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B.C. First Nations, groups, launch coalition to save salmon

Aim to bring groups together to collaborate on salmon recovery strategy
An adult Chinook salmon swimming in Ship Creek, Anchorage. (Photo: U.S. Fish and Wildlife Service)

A new coalition, Save Our Salmon (SOS), formed to stop salmon extinction by working collaboratively toward a solution, officially launched on Feb. 6.

“Extinction is not an option,” Jordan Point, executive director at First Nations Fisheries Council of B.C. and spokesperson for SOS said.

Pacific salmon are integral to First Nations’ identity, Point said.

“It’s part of their very existence and it means so many things to First Nations in B.C.”

British Columbia’s salmon populations have declined by 90 per cent since the 1970s, SOS stated.

The First Nations Leadership Council commissioned the First Nations Fisheries Council of B.C. to look into a strategy to respond to this decline.

However, federal and provincial governments were each already working on their own Pacific salmon strategies and the fisheries council did not want to work on another strategy in isolation.

“We started reaching out to partners,” Point said.

“Everybody agreed and thought, based on economies of scale and efficiencies, it would probably be better for everybody to be working together as opposed to having separate strategies.”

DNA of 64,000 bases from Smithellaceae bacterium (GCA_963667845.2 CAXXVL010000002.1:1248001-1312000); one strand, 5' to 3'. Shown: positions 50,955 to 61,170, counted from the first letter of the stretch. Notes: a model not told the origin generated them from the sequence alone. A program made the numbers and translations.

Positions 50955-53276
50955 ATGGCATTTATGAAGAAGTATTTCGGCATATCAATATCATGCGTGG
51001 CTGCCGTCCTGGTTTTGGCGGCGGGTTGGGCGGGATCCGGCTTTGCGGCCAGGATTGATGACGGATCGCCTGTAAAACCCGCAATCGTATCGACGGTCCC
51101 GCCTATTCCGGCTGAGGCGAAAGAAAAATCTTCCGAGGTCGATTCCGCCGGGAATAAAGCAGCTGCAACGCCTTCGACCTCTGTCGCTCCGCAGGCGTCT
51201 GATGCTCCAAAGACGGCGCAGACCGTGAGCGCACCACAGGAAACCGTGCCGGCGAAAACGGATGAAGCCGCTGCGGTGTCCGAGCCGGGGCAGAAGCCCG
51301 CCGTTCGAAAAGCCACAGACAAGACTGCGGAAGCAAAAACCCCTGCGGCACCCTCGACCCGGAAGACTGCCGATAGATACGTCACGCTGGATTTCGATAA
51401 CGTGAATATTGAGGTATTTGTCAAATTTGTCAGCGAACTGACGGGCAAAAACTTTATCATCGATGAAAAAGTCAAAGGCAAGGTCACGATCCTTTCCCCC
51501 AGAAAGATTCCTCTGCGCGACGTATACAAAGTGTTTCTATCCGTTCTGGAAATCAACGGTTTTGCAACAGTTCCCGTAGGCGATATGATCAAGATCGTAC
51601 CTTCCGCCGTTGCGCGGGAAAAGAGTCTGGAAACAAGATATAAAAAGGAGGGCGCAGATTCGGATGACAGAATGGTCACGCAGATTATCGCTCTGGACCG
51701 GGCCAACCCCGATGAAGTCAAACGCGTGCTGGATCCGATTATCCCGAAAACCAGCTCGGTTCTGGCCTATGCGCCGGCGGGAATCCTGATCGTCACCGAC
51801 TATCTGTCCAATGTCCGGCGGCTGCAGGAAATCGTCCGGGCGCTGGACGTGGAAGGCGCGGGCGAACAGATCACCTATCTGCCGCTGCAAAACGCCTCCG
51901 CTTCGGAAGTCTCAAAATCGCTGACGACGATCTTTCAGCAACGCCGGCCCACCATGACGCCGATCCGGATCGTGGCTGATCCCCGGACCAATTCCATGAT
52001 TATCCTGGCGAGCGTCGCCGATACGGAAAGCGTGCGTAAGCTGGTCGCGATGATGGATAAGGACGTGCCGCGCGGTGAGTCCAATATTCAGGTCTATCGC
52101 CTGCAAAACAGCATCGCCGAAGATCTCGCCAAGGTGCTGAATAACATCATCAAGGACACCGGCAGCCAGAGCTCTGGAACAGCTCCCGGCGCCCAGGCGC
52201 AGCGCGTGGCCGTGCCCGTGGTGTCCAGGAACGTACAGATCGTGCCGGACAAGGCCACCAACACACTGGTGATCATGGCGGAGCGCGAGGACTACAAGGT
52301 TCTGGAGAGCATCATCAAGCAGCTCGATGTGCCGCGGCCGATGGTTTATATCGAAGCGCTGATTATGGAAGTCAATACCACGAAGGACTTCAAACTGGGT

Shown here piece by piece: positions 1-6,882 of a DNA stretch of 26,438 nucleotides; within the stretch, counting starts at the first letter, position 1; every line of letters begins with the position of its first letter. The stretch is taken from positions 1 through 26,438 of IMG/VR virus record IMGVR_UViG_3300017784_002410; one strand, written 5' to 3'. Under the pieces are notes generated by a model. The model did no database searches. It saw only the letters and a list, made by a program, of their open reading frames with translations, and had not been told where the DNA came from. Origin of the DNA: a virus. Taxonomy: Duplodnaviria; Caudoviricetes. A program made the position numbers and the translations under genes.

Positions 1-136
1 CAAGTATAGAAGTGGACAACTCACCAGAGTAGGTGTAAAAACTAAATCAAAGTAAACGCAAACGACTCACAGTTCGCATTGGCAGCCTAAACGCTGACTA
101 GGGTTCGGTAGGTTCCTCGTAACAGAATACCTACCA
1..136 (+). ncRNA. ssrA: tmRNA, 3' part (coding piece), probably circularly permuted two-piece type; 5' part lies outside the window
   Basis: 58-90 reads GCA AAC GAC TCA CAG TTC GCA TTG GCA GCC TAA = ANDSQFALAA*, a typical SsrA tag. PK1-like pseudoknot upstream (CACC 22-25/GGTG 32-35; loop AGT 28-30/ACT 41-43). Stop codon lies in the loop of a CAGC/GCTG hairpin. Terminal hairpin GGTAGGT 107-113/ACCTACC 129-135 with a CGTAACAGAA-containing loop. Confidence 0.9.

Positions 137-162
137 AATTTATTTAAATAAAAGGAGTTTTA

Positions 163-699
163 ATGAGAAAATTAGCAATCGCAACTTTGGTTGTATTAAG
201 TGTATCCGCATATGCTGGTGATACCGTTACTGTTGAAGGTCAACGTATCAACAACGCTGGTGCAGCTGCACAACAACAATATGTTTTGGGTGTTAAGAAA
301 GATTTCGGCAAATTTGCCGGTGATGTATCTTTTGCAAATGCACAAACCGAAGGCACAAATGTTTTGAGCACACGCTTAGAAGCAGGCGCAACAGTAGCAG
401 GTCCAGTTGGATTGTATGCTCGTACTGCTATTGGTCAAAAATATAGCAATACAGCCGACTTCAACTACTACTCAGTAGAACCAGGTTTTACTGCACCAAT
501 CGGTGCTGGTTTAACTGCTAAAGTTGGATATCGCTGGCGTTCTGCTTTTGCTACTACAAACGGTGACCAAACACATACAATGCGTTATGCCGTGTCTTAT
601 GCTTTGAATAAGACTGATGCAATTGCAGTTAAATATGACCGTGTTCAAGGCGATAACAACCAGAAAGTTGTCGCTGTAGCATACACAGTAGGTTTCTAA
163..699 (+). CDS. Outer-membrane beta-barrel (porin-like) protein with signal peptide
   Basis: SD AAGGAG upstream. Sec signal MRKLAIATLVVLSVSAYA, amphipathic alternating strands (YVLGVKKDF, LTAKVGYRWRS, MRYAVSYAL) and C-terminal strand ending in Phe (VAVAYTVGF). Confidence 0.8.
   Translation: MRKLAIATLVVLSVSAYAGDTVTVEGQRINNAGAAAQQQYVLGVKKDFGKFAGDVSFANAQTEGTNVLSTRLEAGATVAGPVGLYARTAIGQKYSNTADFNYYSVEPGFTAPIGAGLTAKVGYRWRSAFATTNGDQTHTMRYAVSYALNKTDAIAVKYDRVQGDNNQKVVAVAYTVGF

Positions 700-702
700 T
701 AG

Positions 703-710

It was from this feedback that SOS was born.

“The problem is big enough that we think there’s room for everyone at the table,” Point said.

Currently, four organizations have signed on to be part of the coalition: the First Nations Fisheries Council of B.C., Lower Fraser Fisheries Alliance, Upper Fraser Fisheries Alliance and the Pacific Salmon Foundation. Three of the groups are First Nations organizations and the fourth, the Pacific Salmon Foundation, has an interest in expanding its partnership with First Nations, Point said.

The coalition plans to work concurrently with governments, respecting that they have a different focus due to their mandates.

Part of the coalition’s purpose is to properly position First Nations at the metaphorical table in a meaningful way. In the spirit of UNDRIP and B.C.’s Declaration of the Rights of Indigenous Peoples Act (DRIPA), they want to empower First Nations to participate in the development of salmon restoration strategies.

Another component of their mandate is to educate the public about the salmon decline.

“I don’t know that every Joe Public in B.C. and Canada are fully aware that there’s this massive decline in Pacific salmon,” he said.

To get involved in the SOS coalition’s work and learn more about the state of the salmon, people can visit their website